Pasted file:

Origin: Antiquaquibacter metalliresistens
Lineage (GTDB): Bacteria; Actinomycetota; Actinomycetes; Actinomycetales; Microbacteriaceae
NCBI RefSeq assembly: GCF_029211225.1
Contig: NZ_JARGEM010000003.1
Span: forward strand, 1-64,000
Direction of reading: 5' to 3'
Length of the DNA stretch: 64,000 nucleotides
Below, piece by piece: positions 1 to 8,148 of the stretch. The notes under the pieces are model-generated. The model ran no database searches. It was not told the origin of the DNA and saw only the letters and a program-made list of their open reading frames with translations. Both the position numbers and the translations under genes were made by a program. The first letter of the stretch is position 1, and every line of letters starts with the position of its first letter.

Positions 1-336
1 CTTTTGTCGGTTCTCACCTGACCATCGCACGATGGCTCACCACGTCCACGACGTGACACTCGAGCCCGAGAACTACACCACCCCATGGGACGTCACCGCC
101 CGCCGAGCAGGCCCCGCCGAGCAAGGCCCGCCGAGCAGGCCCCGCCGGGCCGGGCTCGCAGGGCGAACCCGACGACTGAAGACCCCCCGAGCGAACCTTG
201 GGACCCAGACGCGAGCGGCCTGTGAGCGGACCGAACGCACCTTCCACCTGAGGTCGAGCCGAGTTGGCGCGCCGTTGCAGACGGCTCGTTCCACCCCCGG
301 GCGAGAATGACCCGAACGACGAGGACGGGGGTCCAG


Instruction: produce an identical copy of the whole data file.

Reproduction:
Origin: Antiquaquibacter metalliresistens
Lineage (GTDB): Bacteria; Actinomycetota; Actinomycetes; Actinomycetales; Microbacteriaceae
NCBI RefSeq assembly: GCF_029211225.1
Contig: NZ_JARGEM010000003.1
Span: forward strand, 1-64,000
Direction of reading: 5' to 3'
Length of the DNA stretch: 64,000 nucleotides
Below, piece by piece: positions 1 to 8,148 of the stretch. The notes under the pieces are model-generated. The model ran no database searches. It was not told the origin of the DNA and saw only the letters and a program-made list of their open reading frames with translations. Both the position numbers and the translations under genes were made by a program. The first letter of the stretch is position 1, and every line of letters starts with the position of its first letter.

Positions 1-336
1 CTTTTGTCGGTTCTCACCTGACCATCGCACGATGGCTCACCACGTCCACGACGTGACACTCGAGCCCGAGAACTACACCACCCCATGGGACGTCACCGCC
101 CGCCGAGCAGGCCCCGCCGAGCAAGGCCCGCCGAGCAGGCCCCGCCGGGCCGGGCTCGCAGGGCGAACCCGACGACTGAAGACCCCCCGAGCGAACCTTG
201 GGACCCAGACGCGAGCGGCCTGTGAGCGGACCGAACGCACCTTCCACCTGAGGTCGAGCCGAGTTGGCGCGCCGTTGCAGACGGCTCGTTCCACCCCCGG
301 GCGAGAATGACCCGAACGACGAGGACGGGGGTCCAG